Just in case it wasn't already clear, President Trump made no bones about the fact that he's a fan of Kim Jong Un's leadership style in a Friday morning interview with Fox News. You might want to sit down before reading Trump's comment about Kim: the president praised the dictator as a "strong head" of his country and expressed his desire for "my people" to "sit up at attention" like the North Koreans do for Kim.
Trump's exact and full quote to Fox News was: "He's the head of a country, and I mean he's the strong head. Don't let anyone think anything different. He speaks and his people sit up at attention. I want my people to do the same."
It's crucial to note here that the reason millions of North Koreans are compelled to "sit up at attention" when Kim opens his mouth has everything to do with the North Korean regime's merciless punishment of those who don't obey. A 2017 World Report from Human Rights Watch accuses North Korea's government of "murder, enslavement, torture, imprisonment, rape, forced abortion, and other sexual violence" on a mass scale.
Trump has defended his positive take on Kim, telling a reporter that his unprecedented praise of the dictator is an intentional strategy to prevent nuclear war. When asked by a reporter Friday how he could defend North Korea's human rights record, Trump replied: "You know why? Because I don't want to see a nuclear weapon destroy you and your family."
Trump has been downplaying Kim's alleged human rights abuses for a while now. At his first press conference following the recent summit between the two leaders in Singapore, Trump conceded that conditions in North Korea may be "rough," but qualified that life is "rough in a lot of places, by the way, not just there."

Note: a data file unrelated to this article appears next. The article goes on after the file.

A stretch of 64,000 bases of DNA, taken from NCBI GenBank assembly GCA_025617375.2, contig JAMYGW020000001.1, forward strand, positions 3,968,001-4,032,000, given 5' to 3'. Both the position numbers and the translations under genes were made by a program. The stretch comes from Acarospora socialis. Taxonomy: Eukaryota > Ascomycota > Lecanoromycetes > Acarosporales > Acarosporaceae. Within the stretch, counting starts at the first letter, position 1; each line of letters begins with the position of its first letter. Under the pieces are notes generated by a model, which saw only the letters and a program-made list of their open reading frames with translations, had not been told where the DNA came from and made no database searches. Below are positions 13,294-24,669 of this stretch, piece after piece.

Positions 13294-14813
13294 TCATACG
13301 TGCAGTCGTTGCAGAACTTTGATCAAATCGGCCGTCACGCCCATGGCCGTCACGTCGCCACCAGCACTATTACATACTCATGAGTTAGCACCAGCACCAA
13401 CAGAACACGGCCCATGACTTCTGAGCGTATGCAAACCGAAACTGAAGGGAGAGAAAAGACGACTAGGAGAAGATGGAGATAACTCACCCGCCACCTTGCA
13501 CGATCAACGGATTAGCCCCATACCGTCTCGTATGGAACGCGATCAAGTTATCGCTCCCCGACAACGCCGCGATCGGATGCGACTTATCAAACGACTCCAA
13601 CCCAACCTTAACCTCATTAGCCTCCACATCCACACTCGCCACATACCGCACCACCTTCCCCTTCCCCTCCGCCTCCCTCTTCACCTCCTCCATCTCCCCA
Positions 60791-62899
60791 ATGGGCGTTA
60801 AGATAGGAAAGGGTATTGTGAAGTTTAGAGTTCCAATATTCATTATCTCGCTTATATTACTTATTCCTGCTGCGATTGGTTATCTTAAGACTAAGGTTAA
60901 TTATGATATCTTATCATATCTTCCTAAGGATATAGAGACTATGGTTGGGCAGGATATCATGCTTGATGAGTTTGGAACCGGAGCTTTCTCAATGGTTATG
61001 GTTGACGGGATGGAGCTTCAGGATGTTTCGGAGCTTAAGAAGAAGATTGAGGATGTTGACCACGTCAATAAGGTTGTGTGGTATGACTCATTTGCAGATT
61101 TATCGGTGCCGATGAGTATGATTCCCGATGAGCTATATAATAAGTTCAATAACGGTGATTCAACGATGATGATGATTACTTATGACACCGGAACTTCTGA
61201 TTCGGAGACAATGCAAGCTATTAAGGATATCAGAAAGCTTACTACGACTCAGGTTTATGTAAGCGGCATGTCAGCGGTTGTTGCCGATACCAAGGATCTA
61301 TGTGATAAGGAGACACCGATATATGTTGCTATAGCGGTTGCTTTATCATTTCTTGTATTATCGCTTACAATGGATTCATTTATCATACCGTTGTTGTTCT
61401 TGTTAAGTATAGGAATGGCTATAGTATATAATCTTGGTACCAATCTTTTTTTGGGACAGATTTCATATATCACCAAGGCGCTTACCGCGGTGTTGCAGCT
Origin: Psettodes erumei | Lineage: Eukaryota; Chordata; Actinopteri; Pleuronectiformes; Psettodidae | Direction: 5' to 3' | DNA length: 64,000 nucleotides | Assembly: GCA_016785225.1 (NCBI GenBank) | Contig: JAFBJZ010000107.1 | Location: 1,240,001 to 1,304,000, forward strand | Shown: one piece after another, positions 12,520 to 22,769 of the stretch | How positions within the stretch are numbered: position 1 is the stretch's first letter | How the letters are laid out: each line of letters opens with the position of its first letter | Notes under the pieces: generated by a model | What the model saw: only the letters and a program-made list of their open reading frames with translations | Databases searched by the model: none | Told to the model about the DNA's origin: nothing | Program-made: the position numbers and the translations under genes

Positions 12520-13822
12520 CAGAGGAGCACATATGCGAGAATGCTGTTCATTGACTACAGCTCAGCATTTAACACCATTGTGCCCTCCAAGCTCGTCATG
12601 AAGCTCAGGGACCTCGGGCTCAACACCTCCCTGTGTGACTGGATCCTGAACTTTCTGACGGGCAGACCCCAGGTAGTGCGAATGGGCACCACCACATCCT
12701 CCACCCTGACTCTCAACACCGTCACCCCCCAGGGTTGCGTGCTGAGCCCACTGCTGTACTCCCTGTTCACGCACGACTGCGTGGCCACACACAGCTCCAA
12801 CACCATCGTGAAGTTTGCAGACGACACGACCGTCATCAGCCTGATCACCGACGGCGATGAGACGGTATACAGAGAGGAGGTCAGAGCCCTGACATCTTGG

Then on Wednesday, Trump sat down for an interview with Fox News anchor Bret Baier. When Baier pushed Trump on Kim's record as a "killer," the president more or less deflected. "He's a tough guy," Trump replied, before going on to commend Kim as the "one in 10,000" individuals who could take over a country at the ripe age of 27. "He's a very smart guy, a great negotiator," Trump said.
Baier kept at it, bringing up the fact that Kim's done some "really bad things." Trump then repeated his defense of Kim from his first post-summit press conference, telling Baier, "Yeah, but so have a lot of other people done some really bad things."
Kim is not the only authoritarian leader credibly accused of human rights crimes that Trump has praised. Likely the most well-known amongst the group is Russian President Vladimir Putin, to whom Trump has been handing compliments since the presidential campaign.
Putin has been described by Trump as "very much of a leader," and the president has continuously denied Russian interference in the 2016 election, despite agreement in the U.S. intelligence community to the contrary. That's to say nothing of Putin's invasion of Ukraine, annexation of Crimea, alleged role in assassinating political opponents, and his military support of Syrian president Bashar Assad (who is believed to be responsible for killing up to half a million of his own people).
Trump has also called Chinese president Xi Jingping a "very good man." As outlined at NPR, China does not preclude the torture of prisoners, is the world's leading executioner of prisoners, and engages in extensive censorship of the internet. And during a meeting in 2017 with Philippine President Rodrigo Duterte, Trump failed to bring up the issue of human rights. Since Duterte began a brutal crackdown on drug dealing, 7,000 people have been killed throughout the country. Still, Trump said he and Duterte shared a "great relationship."
Trump may want his "people" to behave with the same unwavering obedience as Kim demands in North Korea, but it's unclear whether he understands exactly why the American people are different from the North Koreans in that regard.